Life: September 2, 1883 – August 11, 1957
Why you should know him: Rudolf Weigl was a Polish biologist who not only invented the vaccine for epidemic typhus, but also saved the lives of countless Jews during the Holocaust.
Born in 1883 in Moravia (then part of the Austro-Hungarian Empire), Rudolf Weigl later moved to Lwow, Poland (now Lviv, Ukraine), where he completed his training in biology, zoology, and anatomy.
Dr. Weigl's work was in the field of vaccinations. During the 1930s and 1940s, he developed the first successful vaccine for typhus, a disease that ravaged Europe – particularly the ghettos and camps that imprisoned the continent's Jews.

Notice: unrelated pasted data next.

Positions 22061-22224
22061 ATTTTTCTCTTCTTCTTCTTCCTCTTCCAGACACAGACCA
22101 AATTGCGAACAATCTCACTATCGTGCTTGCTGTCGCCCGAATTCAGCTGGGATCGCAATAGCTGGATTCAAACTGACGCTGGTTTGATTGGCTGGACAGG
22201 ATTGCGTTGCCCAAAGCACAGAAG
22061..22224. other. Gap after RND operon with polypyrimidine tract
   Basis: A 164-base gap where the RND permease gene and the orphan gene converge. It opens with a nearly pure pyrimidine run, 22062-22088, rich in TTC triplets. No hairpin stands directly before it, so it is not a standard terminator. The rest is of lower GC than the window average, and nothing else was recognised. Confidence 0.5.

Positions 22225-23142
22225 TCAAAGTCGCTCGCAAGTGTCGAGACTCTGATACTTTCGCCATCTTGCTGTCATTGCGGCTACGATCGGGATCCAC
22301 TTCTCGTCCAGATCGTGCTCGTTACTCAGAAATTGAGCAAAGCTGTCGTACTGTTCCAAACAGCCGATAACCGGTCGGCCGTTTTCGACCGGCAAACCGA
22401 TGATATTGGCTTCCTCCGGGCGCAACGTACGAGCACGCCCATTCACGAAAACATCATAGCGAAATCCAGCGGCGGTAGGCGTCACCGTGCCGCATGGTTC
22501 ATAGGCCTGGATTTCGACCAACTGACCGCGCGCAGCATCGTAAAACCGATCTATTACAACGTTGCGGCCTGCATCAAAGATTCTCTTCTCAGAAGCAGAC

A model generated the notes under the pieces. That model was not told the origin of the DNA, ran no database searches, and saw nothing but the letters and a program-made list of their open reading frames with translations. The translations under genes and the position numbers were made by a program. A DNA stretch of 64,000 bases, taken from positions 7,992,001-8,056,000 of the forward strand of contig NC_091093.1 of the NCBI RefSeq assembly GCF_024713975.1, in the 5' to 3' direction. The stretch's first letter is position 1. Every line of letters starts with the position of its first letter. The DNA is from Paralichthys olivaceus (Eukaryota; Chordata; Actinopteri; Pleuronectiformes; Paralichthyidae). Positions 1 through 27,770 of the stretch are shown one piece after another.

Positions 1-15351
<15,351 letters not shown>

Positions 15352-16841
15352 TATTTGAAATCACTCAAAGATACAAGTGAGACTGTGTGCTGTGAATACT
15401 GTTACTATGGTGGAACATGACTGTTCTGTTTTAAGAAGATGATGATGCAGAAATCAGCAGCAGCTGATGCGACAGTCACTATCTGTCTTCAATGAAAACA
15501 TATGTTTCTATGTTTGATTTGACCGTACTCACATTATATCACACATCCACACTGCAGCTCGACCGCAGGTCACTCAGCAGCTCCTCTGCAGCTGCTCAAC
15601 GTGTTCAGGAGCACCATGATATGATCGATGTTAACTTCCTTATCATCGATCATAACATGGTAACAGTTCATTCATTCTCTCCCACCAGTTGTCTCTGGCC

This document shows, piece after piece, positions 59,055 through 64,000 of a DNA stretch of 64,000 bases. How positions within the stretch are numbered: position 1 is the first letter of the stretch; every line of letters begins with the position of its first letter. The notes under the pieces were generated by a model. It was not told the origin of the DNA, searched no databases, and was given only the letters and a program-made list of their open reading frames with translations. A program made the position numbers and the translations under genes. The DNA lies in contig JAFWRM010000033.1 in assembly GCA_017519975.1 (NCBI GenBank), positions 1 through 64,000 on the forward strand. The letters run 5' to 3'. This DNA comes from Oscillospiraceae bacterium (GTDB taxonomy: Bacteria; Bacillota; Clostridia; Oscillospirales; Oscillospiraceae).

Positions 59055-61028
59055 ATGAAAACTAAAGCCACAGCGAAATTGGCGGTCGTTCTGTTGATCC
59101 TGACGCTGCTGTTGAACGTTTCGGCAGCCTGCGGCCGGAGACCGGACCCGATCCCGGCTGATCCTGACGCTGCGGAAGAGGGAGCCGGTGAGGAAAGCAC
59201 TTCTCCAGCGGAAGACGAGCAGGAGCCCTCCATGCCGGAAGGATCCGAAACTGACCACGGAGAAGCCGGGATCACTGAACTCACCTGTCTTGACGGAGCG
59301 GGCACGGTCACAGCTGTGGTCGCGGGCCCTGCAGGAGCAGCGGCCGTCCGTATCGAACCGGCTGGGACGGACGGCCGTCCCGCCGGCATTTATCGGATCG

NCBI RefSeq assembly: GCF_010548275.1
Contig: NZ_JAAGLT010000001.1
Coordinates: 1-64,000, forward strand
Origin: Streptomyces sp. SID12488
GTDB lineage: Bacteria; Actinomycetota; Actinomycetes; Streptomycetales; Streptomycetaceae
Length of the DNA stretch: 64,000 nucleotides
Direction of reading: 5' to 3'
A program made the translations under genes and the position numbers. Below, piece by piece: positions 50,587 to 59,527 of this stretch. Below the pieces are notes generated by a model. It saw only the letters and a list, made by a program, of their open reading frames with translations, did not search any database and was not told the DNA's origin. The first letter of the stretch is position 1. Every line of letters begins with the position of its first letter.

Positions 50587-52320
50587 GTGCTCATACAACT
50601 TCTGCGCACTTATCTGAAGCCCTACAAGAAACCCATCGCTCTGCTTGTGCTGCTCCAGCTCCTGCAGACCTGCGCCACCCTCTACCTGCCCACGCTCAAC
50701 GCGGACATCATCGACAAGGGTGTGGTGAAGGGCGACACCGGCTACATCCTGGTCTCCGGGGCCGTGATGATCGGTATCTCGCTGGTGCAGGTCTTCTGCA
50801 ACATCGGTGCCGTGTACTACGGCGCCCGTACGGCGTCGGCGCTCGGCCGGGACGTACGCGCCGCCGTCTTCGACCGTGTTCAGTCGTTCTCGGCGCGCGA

Dr. Weigl's research came to the attention of the Nazis after Poland was captured. The Nazis ordered Dr. Weigl to set up a vaccination production plant. This very Nazi-mandated facility would save many from the Nazis, however, as Dr. Weigl employed many of Poland's Jews and members of the country's underground at his institute. The vaccines also saved many of Poland's Jews, as they were smuggled into the disease-ravaged ghettos of Lviv and Warsaw.
While Dr. Rudolf Weigl died in 1957, Israel honored him for the numerous Jewish lives his actions and his vaccine saved by naming him Righteous Among the Nations in 2003.